complex system of risk weighting that applies to
– ‘credit’
– ‘market’ (MR)
– ‘operational’ risk (OR)
• These risks are calculated separately and then
added:
RWA= {12.5(OR+MR) + 1.06w(i)A(i)}
USA vs European
Implementation
• In US Basel II applies only to large
international banks
• Small regional banks required to implement
“Basel 1A’’ (similar to Basel I), rather than
Basel II
• European Union requires Basel II to be
implemented by securities companies as well as
all banks
New Capital Requirements
Standardized Approach
Bank and corporations treated similarly (unlike Basel I)
Rating
AAA A+ to
to
AAA-
BBB+
to
BBB-
BB+ to
BB-
B+ to
B-
Below
B-
Unrated
Country
0%
20%
50%
100%
100%
150%
100%
Banks
20%
50%
50%
100%
100%
150%
50%
Corporates
20%
50%
100%
100%
150%
150%
100%
New Capital Requirements
IRB Approach for corporate, banks and
sovereign exposures
• Basel II provides a formula for translating PD
(probability of default), LGD (loss given default), EAD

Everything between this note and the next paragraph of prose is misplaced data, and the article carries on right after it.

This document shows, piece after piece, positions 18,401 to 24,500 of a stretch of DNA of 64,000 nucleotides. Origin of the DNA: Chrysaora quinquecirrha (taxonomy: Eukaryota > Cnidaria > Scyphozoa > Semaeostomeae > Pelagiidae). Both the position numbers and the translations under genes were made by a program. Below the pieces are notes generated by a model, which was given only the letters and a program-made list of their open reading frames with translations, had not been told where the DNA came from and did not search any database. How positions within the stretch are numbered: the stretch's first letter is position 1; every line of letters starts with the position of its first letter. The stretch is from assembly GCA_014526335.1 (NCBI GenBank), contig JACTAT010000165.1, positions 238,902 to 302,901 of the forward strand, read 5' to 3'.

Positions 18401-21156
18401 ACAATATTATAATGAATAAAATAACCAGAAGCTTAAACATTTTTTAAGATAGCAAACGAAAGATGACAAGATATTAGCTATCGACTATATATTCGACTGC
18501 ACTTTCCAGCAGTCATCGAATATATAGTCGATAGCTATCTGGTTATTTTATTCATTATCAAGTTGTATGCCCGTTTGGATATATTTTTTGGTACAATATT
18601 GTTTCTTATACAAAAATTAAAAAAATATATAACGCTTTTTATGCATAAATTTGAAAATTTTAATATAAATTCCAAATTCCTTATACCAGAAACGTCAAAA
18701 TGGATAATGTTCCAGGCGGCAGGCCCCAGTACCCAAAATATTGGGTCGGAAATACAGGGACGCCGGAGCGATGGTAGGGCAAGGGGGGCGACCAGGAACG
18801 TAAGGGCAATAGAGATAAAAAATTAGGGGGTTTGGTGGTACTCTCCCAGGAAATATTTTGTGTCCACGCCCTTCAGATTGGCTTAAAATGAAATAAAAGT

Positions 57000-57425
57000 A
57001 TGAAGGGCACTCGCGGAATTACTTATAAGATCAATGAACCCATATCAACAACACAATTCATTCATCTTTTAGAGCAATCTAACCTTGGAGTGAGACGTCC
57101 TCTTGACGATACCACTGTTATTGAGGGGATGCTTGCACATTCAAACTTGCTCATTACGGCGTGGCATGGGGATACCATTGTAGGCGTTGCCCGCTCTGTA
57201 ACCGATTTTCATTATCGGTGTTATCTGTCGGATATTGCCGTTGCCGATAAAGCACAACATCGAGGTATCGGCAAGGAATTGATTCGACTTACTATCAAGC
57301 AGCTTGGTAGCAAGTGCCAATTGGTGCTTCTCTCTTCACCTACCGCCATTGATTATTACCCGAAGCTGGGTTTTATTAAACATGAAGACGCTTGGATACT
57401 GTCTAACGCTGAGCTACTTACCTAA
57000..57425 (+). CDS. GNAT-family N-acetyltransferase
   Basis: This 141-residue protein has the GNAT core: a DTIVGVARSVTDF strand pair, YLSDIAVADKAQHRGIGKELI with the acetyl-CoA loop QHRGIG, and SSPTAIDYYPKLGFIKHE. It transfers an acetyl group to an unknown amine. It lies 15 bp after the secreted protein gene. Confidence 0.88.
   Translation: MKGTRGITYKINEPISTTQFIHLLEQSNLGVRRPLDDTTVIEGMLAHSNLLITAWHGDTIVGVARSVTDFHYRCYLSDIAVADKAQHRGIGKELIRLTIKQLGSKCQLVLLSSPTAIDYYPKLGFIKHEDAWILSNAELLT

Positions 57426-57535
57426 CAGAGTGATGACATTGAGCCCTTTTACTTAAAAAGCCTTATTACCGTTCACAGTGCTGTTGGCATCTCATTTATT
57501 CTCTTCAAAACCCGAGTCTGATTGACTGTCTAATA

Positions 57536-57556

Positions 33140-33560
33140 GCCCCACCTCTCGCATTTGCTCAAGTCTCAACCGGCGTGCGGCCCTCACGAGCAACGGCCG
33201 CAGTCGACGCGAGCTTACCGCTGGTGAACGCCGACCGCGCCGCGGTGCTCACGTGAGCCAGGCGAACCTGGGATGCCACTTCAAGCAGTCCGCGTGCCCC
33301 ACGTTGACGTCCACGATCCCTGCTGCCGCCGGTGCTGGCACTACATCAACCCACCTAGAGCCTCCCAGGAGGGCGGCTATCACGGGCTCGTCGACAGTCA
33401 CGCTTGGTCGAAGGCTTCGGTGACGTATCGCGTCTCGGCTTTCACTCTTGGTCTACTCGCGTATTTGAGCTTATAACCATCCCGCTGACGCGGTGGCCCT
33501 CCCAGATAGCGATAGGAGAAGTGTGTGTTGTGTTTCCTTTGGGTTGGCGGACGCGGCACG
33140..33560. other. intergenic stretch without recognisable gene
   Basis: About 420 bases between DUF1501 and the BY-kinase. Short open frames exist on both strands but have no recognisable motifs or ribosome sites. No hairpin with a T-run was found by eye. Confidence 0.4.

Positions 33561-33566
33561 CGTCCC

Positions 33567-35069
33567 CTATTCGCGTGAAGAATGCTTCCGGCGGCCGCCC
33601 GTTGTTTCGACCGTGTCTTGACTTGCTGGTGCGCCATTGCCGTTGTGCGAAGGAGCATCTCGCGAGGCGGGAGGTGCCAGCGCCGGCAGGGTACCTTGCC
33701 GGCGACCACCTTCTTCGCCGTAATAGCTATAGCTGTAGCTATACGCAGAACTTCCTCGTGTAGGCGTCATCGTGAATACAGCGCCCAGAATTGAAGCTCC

(exposure at default), and M (effective maturity) into a
risk weight
• Under the Advanced IRB approach banks estimate PD,
LGD, EAD, and M
• Under the Foundation IRB approach banks estimate
only PD and the Basel II guidelines determine the other
variables for the formula
Model for Loan Portfolio
• We map the time to default for company i, Ti, to a
new variable Ui and assume
U i  ai F  1 a Z i
2
i
where F and the Zi have independent standard
normal distributions
• Define Qi as the cumulative probability distribution
of Ti
• Prob(Ui<U) = Prob(Ti<T) when N(U) = Qi(T)
The Model continued
U  a F 
i

Prob (U i  U F )  N 
2
 1  ai 
Hence
 N 1 Q (T )  a F 
i
i

Prob (Ti  T F )  N 
2


1  ai
Assuming the Q' s and a' s are the same for all companies